This defense can be a winning strategy, especially when juries will give police officers the benefit of the doubt in a nation where black people are too often regarded as a menace and a threat to public safety. The legal standard for police to justifiably use deadly force varies from state to state, but is basically whether a “reasonable” officer would do the same in that same situation, rather than whether the victim actually posed a real threat. This fear defense is a nebulous standard for police, who are provided broad leeway to use force to restore order and maintain public safety.

Researchers have repeatedly documented the mental associations Americans make between blackness, criminality and violence. The fear of black people is often normalized and the abuse of black people in contact with the police is justified under the cloak of this fear.

Tulsa Officer Betty Jo Shelby, who is white, was acquitted of manslaughter after she fatally shot Terence Crutcher, an unarmed black man. During the trial, she told the court she fired her weapon because she feared for her life. Now, Shelby is teaching an NRA firearms course.

Similarly, the officers who killed Philando Castile and Michael Brown claimed they feared for their lives – and avoided punishment (Officer Jeronimo Yanez was found not guilty of second-degree manslaughter and intentional discharge of a firearm that endangers safety in Castile’s death. In Brown’s case, a grand jury declined to indict Officer Darren Wilson).

Less than two weeks ago, however, a black Minneapolis police officer Mohamed Noor was convicted for murdering a white victim named Justine Ruszczyk, while her family received a $20 million settlement from the city of Minneapolis. During the trial, the prosecutor suggested Ruszczyk did not appear threatening because she had blonde hair and wore a pink t-shirt. The prosecutor, who seemed to insinuate that white women are not threatening and that black people are, articulated assumptions about race and criminality that have been an American reality since the days of slavery.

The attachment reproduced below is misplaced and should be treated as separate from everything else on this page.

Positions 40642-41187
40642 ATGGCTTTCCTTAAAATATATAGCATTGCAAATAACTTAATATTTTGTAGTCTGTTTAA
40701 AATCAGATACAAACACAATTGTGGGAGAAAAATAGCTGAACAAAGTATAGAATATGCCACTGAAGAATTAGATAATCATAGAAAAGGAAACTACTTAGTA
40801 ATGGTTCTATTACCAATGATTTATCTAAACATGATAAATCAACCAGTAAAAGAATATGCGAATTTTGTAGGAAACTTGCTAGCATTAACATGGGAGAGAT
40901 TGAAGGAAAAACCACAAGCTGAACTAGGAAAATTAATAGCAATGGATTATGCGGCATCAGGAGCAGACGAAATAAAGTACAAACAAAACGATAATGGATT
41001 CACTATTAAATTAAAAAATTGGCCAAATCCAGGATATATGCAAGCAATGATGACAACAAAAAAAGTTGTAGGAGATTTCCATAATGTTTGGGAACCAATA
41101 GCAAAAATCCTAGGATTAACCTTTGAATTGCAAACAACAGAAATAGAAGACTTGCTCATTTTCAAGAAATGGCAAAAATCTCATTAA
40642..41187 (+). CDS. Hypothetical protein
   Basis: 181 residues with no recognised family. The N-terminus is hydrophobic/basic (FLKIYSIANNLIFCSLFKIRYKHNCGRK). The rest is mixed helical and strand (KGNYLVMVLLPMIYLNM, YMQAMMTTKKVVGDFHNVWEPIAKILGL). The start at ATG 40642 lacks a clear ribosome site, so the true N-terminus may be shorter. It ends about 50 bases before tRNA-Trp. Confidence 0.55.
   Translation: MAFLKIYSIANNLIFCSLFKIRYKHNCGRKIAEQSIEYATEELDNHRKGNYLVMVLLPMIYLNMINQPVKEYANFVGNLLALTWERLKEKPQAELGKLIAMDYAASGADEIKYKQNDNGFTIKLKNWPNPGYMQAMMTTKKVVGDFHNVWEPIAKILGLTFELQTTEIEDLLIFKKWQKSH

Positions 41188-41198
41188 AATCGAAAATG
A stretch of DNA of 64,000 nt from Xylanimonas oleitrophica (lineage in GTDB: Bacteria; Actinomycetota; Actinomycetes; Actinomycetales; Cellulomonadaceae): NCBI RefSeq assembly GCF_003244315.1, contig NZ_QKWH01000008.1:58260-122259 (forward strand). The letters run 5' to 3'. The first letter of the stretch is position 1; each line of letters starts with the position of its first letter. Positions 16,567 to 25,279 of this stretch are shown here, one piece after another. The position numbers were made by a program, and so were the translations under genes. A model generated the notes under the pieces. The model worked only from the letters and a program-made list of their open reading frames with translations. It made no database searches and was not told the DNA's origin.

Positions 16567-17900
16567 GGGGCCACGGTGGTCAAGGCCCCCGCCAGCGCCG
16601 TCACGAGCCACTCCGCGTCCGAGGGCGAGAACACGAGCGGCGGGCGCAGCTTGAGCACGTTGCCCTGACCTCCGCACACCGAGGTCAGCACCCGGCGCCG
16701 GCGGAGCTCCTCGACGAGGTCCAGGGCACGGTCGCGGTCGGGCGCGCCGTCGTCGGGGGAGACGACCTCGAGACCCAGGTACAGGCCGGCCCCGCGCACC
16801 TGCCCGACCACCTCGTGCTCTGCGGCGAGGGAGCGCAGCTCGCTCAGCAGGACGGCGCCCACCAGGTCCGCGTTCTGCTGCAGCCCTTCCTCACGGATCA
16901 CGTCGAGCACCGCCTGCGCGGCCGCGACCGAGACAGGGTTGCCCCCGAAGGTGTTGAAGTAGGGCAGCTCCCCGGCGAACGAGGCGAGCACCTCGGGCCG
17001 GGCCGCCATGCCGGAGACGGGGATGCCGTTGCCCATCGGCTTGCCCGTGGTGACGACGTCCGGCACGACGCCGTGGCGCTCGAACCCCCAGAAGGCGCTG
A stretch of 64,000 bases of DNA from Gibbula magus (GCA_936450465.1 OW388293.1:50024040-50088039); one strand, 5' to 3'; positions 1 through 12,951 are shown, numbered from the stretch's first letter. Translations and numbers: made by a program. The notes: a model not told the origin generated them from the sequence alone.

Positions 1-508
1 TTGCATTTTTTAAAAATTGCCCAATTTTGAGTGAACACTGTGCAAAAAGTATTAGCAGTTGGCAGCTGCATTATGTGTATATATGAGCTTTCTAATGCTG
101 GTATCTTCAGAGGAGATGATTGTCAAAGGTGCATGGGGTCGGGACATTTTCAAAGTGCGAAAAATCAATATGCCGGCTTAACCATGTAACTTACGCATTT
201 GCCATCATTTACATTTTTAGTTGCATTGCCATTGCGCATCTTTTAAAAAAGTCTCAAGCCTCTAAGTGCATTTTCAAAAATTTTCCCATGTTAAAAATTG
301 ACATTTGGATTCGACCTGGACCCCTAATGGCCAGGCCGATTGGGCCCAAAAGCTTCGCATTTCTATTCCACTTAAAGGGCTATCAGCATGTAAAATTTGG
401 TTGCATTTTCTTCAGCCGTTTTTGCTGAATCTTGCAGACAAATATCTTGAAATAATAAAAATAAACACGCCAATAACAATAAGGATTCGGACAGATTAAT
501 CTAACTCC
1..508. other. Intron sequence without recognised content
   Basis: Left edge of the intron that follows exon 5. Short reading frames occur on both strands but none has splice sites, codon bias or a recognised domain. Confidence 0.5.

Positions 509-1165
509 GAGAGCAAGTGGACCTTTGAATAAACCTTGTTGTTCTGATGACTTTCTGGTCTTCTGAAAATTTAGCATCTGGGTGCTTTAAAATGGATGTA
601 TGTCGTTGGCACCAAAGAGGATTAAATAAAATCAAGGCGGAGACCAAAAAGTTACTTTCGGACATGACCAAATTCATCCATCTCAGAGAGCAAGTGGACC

Black people are often disproportionately targeted when it comes to stop-and-frisk practices, traffic stops, and misdemeanor arrests. They also make up a disproportionate number of police killing victims.

And racial bias plays a role in schools as well. Black girls, for example, are 5.5 times more likely to be suspended than their white counterparts, according to a National Women’s Law Center report. Researchers concluded the disparity was not the result of misbehavior, but the racist and sexist stereotypes of black girls and women as angry, aggressive or promiscuous.

It was far too easy to dismiss Sandra Bland as an angry black woman who was arrested for her bad attitude. She knew her rights. Those who place blind faith in law enforcement argue that violence can be avoided by simply complying with officers’ demands. But for black people, even following orders and doing the right thing can still lead to tragedy. And even though many black parents talk to their children about what to do if they are stopped by the police, that information is neither a magic wand nor a bulletproof vest.

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Despite calls from presidential candidates Julian Castro, Beto O’Rourke and others to reopen the criminal case in Bland’s death, the special prosecutor, who had access to the video when Encinia was indicted on a perjury charge, has not budged. It leaves many people asking if evidence was withheld. Did Sandra Bland really commit suicide? And were other families denied crucial answers to the deaths of their loved ones?